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Post Operation Aftercare Exercises

Every child responds differently and heals differently after a labial and/or lingual frenectomy. A labial frenectomy takes a shorter period of time to heal than the lingual frenectomy and is easier to stretch and tends to have less pain associated with it.

The lingual frenectomy is more difficult to manage post-operatively. Dr. Lentfer recommends performing stretches no less than every six hours for 4-6 weeks. The stretches are not easy, but it is so important to perform them regularly to help your child have the best chance of success with the release.

In addition, follow up with your lactation consultant, craniosacral therapist and/or speech and/or occupational therapist, depending on what your child’s age and needs are. Dr. Lentfer is the mechanic. She can get the car started, but it’s really the other team members who can teach your child how to drive the car.

We understand the frustration and want to help you.

Below are several helpful video resources that we have received permission to share from Dr. Baxter and Dr. Kotlow.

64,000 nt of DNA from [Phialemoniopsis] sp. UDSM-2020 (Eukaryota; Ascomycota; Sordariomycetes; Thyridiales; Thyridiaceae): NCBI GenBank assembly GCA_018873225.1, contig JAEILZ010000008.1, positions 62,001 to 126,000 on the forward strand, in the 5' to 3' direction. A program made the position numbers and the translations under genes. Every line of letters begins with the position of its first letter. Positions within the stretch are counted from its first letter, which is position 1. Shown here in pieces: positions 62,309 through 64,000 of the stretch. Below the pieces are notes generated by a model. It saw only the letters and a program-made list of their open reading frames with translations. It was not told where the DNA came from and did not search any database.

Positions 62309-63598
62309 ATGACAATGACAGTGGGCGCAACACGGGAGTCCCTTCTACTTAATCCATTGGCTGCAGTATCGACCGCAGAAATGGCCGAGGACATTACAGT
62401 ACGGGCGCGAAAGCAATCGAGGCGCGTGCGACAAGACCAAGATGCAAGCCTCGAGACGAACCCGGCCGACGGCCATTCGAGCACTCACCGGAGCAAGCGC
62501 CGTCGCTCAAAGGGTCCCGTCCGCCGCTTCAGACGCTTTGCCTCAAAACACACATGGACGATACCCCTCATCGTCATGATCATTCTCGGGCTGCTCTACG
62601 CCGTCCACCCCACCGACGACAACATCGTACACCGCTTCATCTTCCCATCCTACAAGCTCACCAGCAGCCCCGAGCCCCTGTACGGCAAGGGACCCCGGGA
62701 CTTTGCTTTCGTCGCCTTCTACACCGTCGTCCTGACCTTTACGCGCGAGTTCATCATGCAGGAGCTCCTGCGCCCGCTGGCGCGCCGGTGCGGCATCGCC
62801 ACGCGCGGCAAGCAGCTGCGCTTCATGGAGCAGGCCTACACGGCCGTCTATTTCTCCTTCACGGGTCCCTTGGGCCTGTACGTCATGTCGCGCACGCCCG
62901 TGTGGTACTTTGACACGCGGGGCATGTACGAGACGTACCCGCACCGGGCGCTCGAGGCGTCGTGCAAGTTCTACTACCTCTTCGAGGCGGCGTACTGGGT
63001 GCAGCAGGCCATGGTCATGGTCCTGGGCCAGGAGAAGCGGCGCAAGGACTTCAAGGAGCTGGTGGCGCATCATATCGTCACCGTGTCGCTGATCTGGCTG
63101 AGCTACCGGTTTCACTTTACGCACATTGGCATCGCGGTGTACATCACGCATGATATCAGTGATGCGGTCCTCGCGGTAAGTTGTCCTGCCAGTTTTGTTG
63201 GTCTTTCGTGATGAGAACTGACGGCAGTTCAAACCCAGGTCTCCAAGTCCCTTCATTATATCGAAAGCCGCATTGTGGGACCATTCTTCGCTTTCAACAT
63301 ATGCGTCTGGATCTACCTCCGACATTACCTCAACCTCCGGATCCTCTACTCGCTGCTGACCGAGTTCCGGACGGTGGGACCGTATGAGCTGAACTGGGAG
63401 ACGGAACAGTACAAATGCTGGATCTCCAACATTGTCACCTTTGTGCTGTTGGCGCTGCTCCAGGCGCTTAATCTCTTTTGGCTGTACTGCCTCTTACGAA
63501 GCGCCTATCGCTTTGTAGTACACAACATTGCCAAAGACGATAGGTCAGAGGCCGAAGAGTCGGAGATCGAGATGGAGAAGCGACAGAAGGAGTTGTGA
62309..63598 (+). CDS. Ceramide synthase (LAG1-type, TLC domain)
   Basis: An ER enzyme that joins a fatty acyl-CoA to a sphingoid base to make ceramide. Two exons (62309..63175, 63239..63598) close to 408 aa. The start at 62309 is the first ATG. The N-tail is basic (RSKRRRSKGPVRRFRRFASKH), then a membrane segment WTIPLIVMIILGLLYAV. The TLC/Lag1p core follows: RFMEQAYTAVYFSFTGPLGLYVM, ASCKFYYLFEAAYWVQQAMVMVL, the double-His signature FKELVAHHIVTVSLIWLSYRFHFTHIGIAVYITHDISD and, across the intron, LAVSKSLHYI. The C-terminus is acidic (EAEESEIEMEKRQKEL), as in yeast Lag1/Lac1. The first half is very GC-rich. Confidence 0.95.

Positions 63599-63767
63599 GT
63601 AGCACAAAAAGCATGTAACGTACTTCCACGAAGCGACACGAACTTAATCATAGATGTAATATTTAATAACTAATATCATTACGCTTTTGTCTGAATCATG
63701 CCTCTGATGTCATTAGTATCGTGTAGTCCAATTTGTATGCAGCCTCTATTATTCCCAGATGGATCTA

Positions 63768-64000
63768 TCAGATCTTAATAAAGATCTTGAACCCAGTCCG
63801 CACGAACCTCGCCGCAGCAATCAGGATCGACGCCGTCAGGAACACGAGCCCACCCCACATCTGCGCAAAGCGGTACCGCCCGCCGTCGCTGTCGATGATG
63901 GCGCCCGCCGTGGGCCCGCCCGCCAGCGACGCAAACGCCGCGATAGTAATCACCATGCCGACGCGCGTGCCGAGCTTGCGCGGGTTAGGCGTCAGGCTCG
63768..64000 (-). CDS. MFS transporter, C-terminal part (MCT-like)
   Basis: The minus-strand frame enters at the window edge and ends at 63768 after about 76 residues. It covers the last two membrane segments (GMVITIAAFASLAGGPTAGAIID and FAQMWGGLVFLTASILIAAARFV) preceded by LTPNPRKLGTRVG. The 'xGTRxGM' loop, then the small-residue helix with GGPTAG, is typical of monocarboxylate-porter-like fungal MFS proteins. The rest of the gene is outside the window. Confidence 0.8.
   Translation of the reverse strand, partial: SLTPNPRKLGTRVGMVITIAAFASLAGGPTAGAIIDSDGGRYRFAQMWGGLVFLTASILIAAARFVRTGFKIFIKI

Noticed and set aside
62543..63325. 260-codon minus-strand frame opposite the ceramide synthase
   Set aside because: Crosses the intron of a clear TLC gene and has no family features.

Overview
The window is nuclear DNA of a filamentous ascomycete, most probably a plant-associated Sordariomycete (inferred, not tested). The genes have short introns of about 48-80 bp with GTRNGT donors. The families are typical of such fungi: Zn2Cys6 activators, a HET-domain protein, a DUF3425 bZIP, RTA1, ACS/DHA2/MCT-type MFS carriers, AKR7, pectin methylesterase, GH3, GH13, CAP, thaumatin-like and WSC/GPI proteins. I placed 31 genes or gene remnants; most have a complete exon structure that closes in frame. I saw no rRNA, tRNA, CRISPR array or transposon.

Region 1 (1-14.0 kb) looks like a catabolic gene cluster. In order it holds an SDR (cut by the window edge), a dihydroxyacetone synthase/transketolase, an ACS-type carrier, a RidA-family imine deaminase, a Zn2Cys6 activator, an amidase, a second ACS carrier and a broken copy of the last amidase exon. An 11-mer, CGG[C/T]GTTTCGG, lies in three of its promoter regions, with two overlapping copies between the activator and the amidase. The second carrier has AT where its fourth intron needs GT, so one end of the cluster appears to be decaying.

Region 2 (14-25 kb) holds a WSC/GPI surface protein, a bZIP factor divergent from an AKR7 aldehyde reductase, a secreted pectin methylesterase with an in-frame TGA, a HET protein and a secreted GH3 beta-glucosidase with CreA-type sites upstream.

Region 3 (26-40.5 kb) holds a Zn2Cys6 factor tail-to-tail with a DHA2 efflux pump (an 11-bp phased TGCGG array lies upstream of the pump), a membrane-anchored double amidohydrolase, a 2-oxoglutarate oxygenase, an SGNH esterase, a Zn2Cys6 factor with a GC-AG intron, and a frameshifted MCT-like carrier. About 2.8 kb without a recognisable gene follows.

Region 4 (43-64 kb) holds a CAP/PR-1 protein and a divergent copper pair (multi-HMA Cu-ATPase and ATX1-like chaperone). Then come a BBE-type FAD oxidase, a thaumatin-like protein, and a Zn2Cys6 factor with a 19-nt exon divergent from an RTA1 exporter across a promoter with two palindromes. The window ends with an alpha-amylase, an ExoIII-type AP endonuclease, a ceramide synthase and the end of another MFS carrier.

C02 Laser Treatment Release on 1 Month Old

Post Frenectomy Stretching Excercises

Post Surgery Care For Your Infant After Revisions of TOTS

POST-OP INSTRUCTIONS FOR INFANT LIP/TONGUE-TIE RELEASE

Your goal is to have the frenum heal and re-form as far back as possible. You should do the stretches with the baby laying down on a bed or couch facing away from you like during the exam. There is a video on the following website at www.EugeneTongueTie.com. Please follow-up within 7-10 days. Begin doing the stretches the DAY AFTER the procedure. Gloves (preferred) or clean hands with nails trimmed should be used for stretches.

  1. If the lip was revised also, first put your fingers all the way in the fold of the lip and pull the lip up and out as high as possible, so you can see the white diamond and cover the nostrils. It may bleed slightly the first day or two, this is not a concern.
  2. With one or two fingers, lift the tongue up and back just above the white diamond to put tension on the wound and hold for 10 seconds. It may bleed slightly the first day or two, this is not a concern.
  3. The main issue is to open the “diamond” all the way up on the lip and especially the tongue. If you notice it is becoming tight, then stretch a little more to open it back up.
  4. Repeat this ideally 6 times a day (4 minimum) (change up the time during the day).
  5. Repeat this for 3 weeks.
  6. At other times, play in your child’s mouth a few times a day with clean fingers to avoid causing an oral aversion. Tickle the lips, the gums, or allow your child to suck your finger.